Why is Poncirus trifoliata resistant to colonization by Asian citrus psyllid?

Why is Poncirus trifoliata resistant to colonization by Asian citrus psyllid?

Report Date: 02/01/2016
Project: 853   Year: 2015
Category: ACP Vector
Author: Stephen Lapointe
Sponsor: Citrus Research and Development Foundation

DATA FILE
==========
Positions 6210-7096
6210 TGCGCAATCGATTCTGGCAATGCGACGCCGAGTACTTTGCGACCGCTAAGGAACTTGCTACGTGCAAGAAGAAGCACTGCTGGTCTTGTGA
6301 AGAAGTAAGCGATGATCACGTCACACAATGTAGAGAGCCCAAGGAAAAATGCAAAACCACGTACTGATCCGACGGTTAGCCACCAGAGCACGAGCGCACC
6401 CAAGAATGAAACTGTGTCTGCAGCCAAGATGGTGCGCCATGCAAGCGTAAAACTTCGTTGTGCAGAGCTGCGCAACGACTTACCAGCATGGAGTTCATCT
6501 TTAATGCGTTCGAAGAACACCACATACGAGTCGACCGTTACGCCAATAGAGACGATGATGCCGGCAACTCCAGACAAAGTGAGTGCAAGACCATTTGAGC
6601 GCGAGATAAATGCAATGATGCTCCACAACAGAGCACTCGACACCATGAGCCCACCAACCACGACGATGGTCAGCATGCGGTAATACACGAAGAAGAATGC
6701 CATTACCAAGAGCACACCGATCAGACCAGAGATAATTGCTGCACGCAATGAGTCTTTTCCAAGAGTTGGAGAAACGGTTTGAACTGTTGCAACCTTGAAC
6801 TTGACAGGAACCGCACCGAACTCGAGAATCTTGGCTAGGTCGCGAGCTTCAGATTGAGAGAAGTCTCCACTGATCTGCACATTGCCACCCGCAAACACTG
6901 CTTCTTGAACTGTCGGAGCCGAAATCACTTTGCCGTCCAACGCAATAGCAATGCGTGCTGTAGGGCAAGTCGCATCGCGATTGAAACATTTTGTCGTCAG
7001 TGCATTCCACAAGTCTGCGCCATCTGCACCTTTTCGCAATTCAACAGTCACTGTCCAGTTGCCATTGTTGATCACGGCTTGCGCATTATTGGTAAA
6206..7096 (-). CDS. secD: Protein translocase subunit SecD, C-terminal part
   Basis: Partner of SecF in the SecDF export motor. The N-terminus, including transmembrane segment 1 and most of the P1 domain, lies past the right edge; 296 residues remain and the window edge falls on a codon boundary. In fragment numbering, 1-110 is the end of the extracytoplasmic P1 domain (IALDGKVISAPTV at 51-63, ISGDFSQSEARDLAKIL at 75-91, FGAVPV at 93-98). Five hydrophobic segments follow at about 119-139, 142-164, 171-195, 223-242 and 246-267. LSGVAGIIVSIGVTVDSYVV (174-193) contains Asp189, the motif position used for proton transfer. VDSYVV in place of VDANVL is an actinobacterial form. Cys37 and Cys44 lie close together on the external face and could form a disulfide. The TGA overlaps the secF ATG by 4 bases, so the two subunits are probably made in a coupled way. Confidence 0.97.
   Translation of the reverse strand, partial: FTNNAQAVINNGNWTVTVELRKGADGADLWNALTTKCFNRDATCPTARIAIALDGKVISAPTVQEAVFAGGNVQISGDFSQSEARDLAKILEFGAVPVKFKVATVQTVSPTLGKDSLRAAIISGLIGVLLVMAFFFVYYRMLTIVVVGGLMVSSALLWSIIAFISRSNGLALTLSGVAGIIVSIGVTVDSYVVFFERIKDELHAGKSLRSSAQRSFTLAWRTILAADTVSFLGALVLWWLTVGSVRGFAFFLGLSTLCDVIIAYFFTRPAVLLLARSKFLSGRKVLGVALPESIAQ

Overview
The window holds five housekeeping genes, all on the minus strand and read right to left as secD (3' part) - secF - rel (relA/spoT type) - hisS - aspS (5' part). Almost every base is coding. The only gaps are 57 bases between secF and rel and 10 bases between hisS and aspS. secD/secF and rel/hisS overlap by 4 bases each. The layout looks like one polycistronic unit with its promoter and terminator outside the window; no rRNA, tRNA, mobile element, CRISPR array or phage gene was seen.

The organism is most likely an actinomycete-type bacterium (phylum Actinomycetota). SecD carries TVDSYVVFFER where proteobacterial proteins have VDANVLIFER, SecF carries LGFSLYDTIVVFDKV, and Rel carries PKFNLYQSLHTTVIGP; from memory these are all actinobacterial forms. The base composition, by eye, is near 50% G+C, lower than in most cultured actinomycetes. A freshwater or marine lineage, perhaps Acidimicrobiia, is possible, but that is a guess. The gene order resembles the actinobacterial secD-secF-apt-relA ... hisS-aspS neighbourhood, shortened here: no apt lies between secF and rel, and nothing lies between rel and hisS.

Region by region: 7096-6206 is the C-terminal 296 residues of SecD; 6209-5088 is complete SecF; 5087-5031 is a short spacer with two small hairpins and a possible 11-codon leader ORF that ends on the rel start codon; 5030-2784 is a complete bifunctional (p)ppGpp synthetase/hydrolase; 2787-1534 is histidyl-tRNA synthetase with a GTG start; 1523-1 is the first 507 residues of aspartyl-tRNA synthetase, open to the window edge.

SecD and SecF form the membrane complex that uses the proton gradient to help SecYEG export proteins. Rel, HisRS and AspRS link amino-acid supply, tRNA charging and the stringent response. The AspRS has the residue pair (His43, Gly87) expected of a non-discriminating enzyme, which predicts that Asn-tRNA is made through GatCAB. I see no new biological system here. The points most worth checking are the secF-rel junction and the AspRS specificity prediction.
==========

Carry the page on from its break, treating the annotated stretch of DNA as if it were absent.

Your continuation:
Volatile compounds often serve as cues for orientation by phytophagous insects to their host plants. However, all citrus volatiles studied to date in Y-tube olfactometer tests or field tests have elicited little to no orientation from the Asian citrus psyllid (ACP). We devised a probing choice assay to measure short range orientation and subsequent probing behavior by ACP on a wax substrate containing odorants. ACP probing increased with addition of a blend of formic and acetic acids compared with a control. A 2:1 blend of formic:acetic acids received the highest number of probes compared to single odorants including formic acid, acetic acid, ocimene and citral. Our results demonstrated that acetic and formic acids (and perhaps others compounds) act as phagostimulants for ACP. These novel results have been accepted for publication in the journal Chemical Senses and will be more fully described in the next report. We also studied the effect of incorporating additional compounds into multiple component blends to increase the stimulatory effect of acetic and formic acids on probing behavior of adult ACP. Compounds identified as stimulatory to olfactory receptors by single-cell recordings from neurons in ACP antennae were selected as candidate compounds. Experiments were performed using geometric mixture designs and response surface methods to identify primary drivers in 5- and 3-component mixtures to identify an optimal blend of odorants to maximize probing by ACP. We also studied the interaction between visual attraction to yellow and olfaction or gustation. Test compounds were incorporated into a slow-release wax matrix (SPLAT´┐Ż, ISCA Technologies Inc., Riverside, CA) and offered to caged ACP adults. Treatments (white or yellow SPLAT with or without odorants) were applied as 1 ml wide strips or beads to glass cover slips and arrayed on the floor of a cubical cage. Cohorts of ACP adults were starved for 6 h and released into each cage and allowed to move freely and probe on beads for 21 h. The beads were stained with Coomassie blue dye to visualize stylet sheaths produced by feeding attempts on the wax beads. There was a strong interaction between color and odorant. The yellow beads always received more probes compared with white beads. Addition of 1 (formic acid), 2 (formic and acetic acids) or 3 (formic acid, acetic acid and para-cymene) resulted in progressively more probing behavior on yellow beads, but not on white beads. Ethyl-butyrate and myrcene had no effect or a negative effect on probing behavior. The optimal 3-component blend will be reported as a phagostimulant blend in a manuscript under preparation. This blend will be further tested in greenhouse and field trials. This phagostimulant may be used in an attract-and-kill strategy for ACP control.


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